lipogenesis in these small adipocytes would not only facilitate clearance of ingested nutrients, but would also contribute to further expansion of the fat depot causing weight gain which surpasses the original, obese weight. Exercise prevents the increase in adipocyte number that results from HF feeding [42
] and weight regain on a LFD [12
]. Observations in the present study are distinct in that exercise had no effect on cell number in abdominal depots, but instead increased cell number in subcutaneous adipose tissue. Generation of new adipocytes in subcutaneous adipose and the high insulin response in this group may explain the preferential deposition of ingested nutrients in this depot.
It should be noted that, due to its resistance to digestion and passage through the large bowel, the caloric availability of RS is lower than that for digestible starches. Most digestible carbohydrates provide 4kCal/g whereas RS provides around 3 kCal of available energy per g. This difference between the RS and C diets may also be a contributing factor to the lower rate of weight regain and the lower overall defended body weight in the RS rats relative to C rats.
The magnitude of weight regain in this study is greater than that usually observed in clinical studies. Our studies in rodent models reflect the biological pressures to gain weight after weight loss. Unlike rats, humans are subjected to additional psychosocial pressures which motivate them, for reasons unrelated to energy homeostasis, to keep excess weight off. For weight reduced humans, this clearly pits cognitive motivations against the biological drive to regain, with outcomes that can vary greatly in the degree of success. The high recidivism rates observed in obesity therapeutics should provide some warning as to how powerful these biological pressures are. Moreover, clinical studies rarely, if ever, monitor the relapse period in subjects that return to obesogenic dietary habits or follow subjects for more than 5 years [43
], and they are limited by a substantial number of drop-outs [44
]. There is reason suspect that those subjects with the greatest weight gain during follow-up are those who are most reluctant to continue their participation in clinical studies. Regardless, the trajectory of percent weight lost that is regained over 9 weeks in the present study and in our previous studies of weight regain [8
] reflect those that occur in humans over 3 to 5 years [1
], and, similar to these models, as many as 50% of individuals participating in clinical studies end up surpassing their original weight [45
]. Ultimately, the RS diet and exercise still lowered the rate of weight regain and reduced the overall weight regain in this rat model of obesity.
While the EX/SED arm of the present study was not in the initial study design, we have included this data because of the potential implications to the human condition. The inability to sustain a program of regular exercise is a substantial problem in clinical weight loss studies [17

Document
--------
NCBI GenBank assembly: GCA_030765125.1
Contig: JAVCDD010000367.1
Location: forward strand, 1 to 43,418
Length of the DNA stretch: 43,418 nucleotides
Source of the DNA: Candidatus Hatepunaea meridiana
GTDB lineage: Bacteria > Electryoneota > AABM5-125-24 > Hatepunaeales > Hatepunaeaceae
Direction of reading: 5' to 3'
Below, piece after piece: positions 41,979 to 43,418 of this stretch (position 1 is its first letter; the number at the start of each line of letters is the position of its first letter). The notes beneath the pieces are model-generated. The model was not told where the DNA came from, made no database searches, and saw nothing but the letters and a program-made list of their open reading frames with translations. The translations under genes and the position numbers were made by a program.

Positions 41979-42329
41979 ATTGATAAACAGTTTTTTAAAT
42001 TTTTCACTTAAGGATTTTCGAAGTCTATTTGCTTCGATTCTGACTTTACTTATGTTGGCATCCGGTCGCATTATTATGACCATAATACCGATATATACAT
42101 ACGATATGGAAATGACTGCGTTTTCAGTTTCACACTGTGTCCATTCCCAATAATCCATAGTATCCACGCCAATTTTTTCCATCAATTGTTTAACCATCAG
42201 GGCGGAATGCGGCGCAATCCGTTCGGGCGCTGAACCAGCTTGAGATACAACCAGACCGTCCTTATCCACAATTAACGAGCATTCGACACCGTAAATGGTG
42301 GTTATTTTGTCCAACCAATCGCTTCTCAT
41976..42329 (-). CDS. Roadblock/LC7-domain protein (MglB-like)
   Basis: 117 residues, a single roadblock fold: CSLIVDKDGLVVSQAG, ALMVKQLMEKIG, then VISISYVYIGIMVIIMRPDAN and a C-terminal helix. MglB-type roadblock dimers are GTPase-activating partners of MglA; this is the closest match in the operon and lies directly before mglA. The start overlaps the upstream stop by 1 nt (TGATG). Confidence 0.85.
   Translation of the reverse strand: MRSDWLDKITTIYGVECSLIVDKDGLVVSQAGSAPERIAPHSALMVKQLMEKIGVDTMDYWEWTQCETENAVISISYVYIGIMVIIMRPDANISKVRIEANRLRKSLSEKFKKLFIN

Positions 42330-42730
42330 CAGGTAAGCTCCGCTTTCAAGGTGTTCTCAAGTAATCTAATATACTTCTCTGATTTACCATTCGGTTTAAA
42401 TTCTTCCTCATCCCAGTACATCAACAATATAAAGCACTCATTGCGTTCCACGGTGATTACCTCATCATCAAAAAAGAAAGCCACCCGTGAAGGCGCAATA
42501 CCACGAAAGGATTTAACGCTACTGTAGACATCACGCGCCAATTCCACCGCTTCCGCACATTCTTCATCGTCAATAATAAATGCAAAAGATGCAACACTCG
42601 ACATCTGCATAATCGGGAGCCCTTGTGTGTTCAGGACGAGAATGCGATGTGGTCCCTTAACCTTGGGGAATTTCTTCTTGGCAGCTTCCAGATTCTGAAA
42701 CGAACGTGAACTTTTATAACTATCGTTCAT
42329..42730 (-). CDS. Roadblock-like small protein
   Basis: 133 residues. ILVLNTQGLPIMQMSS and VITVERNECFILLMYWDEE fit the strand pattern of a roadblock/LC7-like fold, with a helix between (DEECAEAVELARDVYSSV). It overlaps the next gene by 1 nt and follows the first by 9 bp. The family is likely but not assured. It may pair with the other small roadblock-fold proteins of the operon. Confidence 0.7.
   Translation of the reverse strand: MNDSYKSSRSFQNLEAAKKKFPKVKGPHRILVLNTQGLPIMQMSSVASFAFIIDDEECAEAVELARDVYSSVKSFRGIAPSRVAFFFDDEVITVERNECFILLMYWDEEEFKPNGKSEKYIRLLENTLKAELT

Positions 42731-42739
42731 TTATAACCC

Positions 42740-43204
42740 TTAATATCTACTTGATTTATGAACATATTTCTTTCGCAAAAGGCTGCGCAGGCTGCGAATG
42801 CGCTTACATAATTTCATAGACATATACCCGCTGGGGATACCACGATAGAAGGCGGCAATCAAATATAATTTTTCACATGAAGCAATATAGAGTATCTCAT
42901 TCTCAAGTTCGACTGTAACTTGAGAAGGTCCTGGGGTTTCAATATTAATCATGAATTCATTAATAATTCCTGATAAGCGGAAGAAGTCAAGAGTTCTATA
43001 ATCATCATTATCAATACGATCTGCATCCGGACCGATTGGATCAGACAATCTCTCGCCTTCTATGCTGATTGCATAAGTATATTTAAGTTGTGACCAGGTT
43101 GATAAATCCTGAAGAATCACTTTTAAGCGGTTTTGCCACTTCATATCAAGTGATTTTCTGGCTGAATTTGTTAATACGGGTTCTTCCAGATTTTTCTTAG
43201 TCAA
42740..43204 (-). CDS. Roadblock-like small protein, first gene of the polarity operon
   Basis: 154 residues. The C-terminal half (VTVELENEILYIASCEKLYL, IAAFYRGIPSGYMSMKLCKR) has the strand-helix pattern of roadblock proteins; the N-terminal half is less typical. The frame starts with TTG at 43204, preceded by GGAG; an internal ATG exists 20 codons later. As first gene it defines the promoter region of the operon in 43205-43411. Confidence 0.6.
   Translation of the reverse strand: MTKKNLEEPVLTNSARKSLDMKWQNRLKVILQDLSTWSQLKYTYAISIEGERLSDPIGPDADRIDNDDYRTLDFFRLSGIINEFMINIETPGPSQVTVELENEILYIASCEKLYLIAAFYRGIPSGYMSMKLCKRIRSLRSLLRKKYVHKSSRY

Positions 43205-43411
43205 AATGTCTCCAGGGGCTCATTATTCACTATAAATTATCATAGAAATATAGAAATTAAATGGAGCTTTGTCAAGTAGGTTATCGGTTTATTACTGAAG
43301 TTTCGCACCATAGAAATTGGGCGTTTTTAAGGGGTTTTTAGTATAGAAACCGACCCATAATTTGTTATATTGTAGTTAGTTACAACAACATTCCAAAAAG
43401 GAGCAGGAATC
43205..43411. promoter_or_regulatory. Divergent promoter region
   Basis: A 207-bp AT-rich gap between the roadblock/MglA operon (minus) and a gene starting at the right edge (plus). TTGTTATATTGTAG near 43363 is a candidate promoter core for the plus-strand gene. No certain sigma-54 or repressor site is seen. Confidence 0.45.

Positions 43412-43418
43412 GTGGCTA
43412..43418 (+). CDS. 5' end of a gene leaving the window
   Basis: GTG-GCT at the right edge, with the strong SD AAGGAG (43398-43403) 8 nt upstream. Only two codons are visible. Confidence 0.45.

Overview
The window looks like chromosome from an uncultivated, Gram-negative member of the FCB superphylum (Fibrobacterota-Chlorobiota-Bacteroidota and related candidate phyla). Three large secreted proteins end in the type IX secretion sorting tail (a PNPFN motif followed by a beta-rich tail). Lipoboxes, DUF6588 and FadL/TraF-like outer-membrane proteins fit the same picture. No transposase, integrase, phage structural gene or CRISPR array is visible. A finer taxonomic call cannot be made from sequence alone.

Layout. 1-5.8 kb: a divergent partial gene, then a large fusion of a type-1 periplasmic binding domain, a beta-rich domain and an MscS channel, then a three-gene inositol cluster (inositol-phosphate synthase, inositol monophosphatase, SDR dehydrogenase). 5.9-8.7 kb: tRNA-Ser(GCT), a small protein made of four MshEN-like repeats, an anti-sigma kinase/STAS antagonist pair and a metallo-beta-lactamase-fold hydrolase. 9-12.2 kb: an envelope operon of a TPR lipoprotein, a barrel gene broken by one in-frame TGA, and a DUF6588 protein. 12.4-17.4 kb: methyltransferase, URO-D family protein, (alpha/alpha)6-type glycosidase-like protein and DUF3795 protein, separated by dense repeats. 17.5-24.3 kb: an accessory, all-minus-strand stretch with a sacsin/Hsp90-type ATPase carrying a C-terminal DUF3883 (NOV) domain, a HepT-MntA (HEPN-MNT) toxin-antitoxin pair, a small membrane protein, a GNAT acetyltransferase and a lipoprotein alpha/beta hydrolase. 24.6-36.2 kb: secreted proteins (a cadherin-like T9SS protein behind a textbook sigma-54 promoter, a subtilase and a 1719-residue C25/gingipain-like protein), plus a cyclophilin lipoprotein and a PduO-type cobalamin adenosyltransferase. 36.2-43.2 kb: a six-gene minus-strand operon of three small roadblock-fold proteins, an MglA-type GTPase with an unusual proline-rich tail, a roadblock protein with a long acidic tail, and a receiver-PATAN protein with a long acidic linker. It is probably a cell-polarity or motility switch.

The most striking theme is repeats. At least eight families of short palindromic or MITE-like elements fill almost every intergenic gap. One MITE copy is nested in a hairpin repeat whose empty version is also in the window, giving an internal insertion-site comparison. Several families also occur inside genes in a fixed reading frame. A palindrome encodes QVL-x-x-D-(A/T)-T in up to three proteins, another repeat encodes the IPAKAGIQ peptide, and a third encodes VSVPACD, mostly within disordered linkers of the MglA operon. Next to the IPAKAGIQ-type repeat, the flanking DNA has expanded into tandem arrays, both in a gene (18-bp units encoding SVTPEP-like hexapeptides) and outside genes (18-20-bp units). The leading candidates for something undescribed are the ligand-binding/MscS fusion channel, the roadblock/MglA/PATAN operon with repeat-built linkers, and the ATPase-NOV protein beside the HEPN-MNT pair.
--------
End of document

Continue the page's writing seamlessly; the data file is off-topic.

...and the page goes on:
] and is a common occurrence in the real world setting. In our LF relapse studies with this model, compliance scores declined sharply at the transition from weight maintenance to relapse [12
]. However, they did not progressively decline with weight regain nor were we required to remove any animals from the exercise program. Studies in similar formerly-obese models show that volitional activity also declines after weight loss [15
]. These studies suggest that there may be a biological contribution to this noncompliance issue and that it may be exacerbated during relapse on a HC/HF diet.
Because the EX/SED arm was selected based upon compliance scores, rather than randomized, it is unclear if these animals had a pre-existing metabolic disposition, experienced an injury during relapse, or experienced particularly detrimental metabolic effects during the early stages of weight regain. While the EX/SED rats appeared normal at the end of weight maintenance, their metabolic health declined severely by the end of the study. While some beneficial effect of RS was apparent in the protein disappearance and energy balance measures by day 35, it is unclear if the decline in metabolic health occurred early in relapse or after the cessation of exercise. The exercise regimen employed in this study undoubtedly imposed a chronic metabolic stress, and obesity, HF feeding, and overfeeding have been shown to impair the response to chronic stress [46
]. Exercise cessation may have imparted an additional metabolic insult, as it has known negative consequences on energy balance, weight gain, and metabolic health [49
]. The impaired ability to respond to these compounding metabolic challenges is likely to have contributed to the detrimental effects of exercise and exercise cessation on body composition. Given the frequent problem with sustained compliance in humans, studies clarifying the impact of exercise cessation after weight loss and during weight regain on a HC/HF diet, beyond the preliminary data reported here, are certainly warranted.